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**Prerequisite Knowledge**

- Know the difference between an equation and an identity; argue mathematically to show algebraic expressions are equivalent, and use algebra to support and construct arguments and proofs
- Simplify and manipulate algebraic expressions by factorising quadratic expressions of the form ax
^{2}+ bx + c. - Understand and use standard mathematical formulae; rearrange formulae to change the subject

**Success Criteria**

- Success CriteriaIdentify and interpret roots, intercepts, turning points of quadratic functions graphically.
- Deduce roots algebraically and turning points by completing the square.
- Recognise, sketch and interpret graphs of quadratic functions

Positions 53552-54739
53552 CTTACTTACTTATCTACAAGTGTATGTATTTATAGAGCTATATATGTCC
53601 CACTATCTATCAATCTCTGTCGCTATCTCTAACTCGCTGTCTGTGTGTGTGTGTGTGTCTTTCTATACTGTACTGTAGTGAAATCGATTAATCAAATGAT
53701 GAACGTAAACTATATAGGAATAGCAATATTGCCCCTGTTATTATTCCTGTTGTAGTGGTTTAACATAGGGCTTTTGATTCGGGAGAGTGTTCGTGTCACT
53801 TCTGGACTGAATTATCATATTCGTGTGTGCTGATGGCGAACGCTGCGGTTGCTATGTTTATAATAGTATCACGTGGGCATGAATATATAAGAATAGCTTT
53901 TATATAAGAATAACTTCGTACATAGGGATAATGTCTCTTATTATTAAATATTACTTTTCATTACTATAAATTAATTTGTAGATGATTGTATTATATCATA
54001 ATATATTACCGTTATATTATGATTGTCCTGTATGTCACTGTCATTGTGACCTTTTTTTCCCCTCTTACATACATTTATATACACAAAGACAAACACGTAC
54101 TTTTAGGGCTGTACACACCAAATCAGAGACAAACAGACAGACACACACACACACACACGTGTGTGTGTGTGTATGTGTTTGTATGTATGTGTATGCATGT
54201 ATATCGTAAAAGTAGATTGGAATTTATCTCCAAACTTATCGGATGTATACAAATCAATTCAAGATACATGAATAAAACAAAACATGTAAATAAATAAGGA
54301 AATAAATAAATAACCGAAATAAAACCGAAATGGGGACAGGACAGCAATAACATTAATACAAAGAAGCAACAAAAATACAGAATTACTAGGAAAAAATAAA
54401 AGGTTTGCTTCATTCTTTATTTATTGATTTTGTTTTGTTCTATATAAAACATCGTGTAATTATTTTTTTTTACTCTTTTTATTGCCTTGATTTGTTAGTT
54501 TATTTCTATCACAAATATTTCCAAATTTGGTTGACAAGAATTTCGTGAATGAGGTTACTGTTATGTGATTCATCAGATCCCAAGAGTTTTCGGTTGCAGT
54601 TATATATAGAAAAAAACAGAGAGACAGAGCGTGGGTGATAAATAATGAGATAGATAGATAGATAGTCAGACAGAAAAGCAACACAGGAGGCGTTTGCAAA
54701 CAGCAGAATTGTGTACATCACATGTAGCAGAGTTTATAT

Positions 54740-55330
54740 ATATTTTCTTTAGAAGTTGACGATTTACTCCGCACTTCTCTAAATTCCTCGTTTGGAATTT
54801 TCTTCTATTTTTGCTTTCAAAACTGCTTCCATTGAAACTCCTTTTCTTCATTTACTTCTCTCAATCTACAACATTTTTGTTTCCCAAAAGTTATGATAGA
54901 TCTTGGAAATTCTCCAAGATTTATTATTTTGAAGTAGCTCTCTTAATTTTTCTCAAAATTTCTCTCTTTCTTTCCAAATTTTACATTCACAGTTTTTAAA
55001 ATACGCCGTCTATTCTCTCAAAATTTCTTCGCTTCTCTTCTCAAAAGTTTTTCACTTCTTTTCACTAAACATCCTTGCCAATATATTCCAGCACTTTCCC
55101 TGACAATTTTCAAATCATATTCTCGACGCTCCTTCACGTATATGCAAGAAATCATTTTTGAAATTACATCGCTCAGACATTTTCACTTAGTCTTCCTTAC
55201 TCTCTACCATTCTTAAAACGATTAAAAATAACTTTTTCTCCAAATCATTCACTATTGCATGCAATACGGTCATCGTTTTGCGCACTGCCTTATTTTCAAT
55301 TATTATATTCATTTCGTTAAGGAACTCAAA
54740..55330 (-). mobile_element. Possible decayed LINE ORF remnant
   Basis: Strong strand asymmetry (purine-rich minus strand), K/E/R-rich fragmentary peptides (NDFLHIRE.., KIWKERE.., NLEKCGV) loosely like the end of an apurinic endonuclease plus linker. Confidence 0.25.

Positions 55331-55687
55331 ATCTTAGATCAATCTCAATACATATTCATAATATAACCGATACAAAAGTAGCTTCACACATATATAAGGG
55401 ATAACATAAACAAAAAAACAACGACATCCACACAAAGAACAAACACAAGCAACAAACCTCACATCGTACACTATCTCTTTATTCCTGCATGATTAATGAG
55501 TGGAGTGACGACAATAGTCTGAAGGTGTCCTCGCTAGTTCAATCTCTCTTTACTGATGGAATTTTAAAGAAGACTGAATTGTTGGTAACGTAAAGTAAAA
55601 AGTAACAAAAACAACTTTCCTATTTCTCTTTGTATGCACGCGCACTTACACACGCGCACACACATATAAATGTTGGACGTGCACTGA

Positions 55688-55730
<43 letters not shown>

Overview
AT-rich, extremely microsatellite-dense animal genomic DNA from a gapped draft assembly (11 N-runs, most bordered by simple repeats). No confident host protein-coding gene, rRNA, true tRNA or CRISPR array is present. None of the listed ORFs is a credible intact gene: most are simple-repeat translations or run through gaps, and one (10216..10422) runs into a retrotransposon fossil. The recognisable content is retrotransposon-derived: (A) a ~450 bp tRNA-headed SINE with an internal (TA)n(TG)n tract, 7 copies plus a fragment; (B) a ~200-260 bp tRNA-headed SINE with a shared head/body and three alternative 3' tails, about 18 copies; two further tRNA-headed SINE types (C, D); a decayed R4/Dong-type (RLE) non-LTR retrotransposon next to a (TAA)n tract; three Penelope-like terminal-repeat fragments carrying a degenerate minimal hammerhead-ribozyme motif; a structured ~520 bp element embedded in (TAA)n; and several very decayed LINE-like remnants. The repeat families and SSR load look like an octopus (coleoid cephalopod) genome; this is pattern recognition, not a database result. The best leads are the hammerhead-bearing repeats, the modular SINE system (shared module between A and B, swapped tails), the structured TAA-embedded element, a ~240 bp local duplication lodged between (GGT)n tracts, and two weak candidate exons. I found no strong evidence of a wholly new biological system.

- Solve quadratic equations (including those that require rearrangement) algebraically by:
- factorising,
- completing the square using the quadratic formula;

- Find approximate solutions using a graph

**Teaching Points**

- Students need to understand how the discriminator determines the number and types of roots for a quadratic function.
- When solving quadratic equations involving inequalities arising from the discriminator students benefit from sketching the quadratic to correctly determine the range of solutions.
- When solving quadratics ensure students are able to arrange the coefficients a and b, and constant c term in line with the general form as this helps with the manipulation.
- Students should be able to derive the quadratic formula by completing the square of the general form.

**Misconceptions**

- Students often struggle manipulating quadratics when the x
^{2}term is negative. - Some students are unclear on the conditions for the number of roots when finding the discriminator.
- Students often resort to using the formula when solving quadratics when it is more appropriate and efficient to use completing the square.
- When sketching quadratic functions with no real roots students often make mistakes by drawing the curve below y = 0.

March 6, 2021

Fun activities to celebrate Pi Day with your mathematics class.